It’s imperative, too, that advisors get an emergency contact when opening a new account and update the contact information annually.
But even with all these documents and measures, advisors have to be extra careful to protect themselves and their banks from legal liability when dealing with the cognitively impaired.
Advisors should document everything and involve as many people as possible, according to advisors and other experts.
Pennock of Bank of the West cites the example of a cognitively impaired former chemist whom the bank serves. The client admits that while he reads scientific journals prodigiously, he can’t recall anything he reads and has trouble remembering one meeting to the next.
While the client has all the planning documents in place, including a will and estate plan, Pennock encourages the trust officer in charge to include the client’s lawyer, other family members and other trust officers when meeting with him.
“The idea is to have several ears on the situation,” Pennock says. Amid all the challenges, advisors must never lose sight of the fragility of clients and their families in such situations. Good advisors will use both the financial and emotional sides of their brains, says Gutzke.
“It would be a lot easier if I was just managing their financial assets and not doing anything else,” says Gutzke.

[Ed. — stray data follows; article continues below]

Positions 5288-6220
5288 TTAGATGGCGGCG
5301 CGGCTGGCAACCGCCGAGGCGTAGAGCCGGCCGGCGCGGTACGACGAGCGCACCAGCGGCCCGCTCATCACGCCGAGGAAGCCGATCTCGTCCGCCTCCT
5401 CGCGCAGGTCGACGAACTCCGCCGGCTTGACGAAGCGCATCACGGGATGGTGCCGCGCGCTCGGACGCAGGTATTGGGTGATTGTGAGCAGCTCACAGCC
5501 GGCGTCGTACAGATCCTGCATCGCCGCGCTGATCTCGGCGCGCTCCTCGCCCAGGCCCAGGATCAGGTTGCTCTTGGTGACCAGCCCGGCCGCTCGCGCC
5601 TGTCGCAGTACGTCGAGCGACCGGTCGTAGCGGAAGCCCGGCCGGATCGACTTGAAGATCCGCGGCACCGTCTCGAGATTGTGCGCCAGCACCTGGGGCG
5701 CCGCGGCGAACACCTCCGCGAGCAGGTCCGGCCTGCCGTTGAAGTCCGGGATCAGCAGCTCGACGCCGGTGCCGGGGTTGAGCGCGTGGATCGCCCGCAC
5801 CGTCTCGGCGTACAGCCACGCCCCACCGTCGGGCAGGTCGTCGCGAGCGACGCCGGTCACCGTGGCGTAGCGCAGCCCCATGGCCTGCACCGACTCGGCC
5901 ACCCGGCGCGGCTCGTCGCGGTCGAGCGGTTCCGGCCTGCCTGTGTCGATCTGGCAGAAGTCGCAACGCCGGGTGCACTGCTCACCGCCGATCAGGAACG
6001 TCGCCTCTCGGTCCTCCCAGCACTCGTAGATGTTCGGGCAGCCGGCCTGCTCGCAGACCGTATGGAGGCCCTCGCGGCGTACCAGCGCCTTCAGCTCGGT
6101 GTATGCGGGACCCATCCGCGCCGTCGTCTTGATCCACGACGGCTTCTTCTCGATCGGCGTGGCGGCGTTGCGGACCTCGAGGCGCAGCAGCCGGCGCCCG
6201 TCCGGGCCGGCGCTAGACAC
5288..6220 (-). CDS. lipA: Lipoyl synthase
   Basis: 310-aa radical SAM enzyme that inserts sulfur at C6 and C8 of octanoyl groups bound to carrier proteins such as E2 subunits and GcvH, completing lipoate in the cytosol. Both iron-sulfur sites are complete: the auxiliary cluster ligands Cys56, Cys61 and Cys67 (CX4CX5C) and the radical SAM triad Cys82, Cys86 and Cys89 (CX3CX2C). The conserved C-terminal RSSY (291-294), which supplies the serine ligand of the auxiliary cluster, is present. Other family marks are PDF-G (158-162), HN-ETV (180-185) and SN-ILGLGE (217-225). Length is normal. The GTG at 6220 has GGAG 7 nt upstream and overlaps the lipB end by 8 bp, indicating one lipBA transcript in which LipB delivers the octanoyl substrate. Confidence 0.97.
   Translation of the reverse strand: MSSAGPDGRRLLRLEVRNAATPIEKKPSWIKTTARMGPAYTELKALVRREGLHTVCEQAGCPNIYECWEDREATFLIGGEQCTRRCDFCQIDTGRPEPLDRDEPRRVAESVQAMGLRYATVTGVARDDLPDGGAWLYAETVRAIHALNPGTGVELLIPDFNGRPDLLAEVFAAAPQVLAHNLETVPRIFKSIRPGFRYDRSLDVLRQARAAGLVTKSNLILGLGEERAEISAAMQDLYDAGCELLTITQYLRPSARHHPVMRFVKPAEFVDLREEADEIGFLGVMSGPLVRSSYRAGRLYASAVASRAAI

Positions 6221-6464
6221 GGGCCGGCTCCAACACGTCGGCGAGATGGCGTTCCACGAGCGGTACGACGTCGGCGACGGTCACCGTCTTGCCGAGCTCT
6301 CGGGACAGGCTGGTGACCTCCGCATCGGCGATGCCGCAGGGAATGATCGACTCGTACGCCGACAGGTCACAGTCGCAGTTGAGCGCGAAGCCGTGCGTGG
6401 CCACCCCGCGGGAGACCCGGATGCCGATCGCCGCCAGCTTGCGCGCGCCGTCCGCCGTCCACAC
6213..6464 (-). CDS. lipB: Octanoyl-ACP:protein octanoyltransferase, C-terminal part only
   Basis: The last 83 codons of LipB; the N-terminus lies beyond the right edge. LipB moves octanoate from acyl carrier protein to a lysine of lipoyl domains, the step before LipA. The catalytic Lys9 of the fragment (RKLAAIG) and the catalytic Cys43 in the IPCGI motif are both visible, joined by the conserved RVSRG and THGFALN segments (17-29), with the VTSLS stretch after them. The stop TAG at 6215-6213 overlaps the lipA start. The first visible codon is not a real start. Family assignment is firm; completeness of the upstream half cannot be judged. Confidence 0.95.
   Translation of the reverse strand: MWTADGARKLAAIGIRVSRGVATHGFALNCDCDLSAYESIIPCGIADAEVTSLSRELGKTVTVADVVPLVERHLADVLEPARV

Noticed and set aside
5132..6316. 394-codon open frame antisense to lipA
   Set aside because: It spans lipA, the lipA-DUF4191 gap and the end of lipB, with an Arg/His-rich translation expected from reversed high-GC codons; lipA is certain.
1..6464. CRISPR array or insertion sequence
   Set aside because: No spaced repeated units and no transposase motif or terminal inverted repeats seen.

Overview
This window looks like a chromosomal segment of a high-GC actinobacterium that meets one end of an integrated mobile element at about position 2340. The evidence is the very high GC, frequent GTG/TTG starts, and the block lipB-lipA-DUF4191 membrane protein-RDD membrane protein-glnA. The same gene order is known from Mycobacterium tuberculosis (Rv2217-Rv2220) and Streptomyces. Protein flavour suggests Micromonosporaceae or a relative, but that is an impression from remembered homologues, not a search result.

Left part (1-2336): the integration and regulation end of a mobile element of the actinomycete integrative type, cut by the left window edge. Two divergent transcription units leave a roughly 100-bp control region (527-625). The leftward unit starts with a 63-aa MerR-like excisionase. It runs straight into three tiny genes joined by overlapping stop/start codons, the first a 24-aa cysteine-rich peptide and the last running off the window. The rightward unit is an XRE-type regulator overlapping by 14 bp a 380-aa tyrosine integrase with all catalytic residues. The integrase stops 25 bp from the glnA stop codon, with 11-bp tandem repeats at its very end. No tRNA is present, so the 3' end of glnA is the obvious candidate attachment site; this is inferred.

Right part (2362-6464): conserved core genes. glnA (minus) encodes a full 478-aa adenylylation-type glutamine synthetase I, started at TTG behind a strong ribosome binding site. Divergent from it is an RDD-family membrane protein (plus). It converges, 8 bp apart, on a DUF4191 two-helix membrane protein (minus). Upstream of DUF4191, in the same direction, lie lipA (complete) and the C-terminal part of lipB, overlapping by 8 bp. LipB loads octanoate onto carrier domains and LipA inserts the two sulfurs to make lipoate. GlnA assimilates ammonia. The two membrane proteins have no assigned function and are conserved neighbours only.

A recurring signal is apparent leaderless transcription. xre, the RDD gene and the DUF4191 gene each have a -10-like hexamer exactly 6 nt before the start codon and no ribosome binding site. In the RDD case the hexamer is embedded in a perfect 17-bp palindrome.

Gutzke found himself tending to the needs of Dudley and his family on many levels. For example, while he helped them assemble a team of advisors to assist them with myriad financial, legal and family dynamic issues, he also encouraged the family’s effort to tap Dudley’s large network of buddies to support Dudley as his disease progressed.
“That’s one of the things that I see as being important to good long-term health,” Gutzke says. “It also makes the family feel better when you see people coming by and having a beer with the person.”
Dudley’s best friends also stepped up to help teach and mentor his children on the basics of budgeting, finance and their father’s business, supplementing the coaching they receive from Gutzke and other longtime advisors, according to Gutzke. “They laugh a lot,” Gutzke says of the friends who visit Dudley at home to cheer and entertain him.
“What started out as a hugely stressful event with many family issues has now calmed down,” says Gutzke. “There are still issues and challenges, but since my client and his children have surrounded themselves with trusted advisors and friends, they are making the most of their future together.”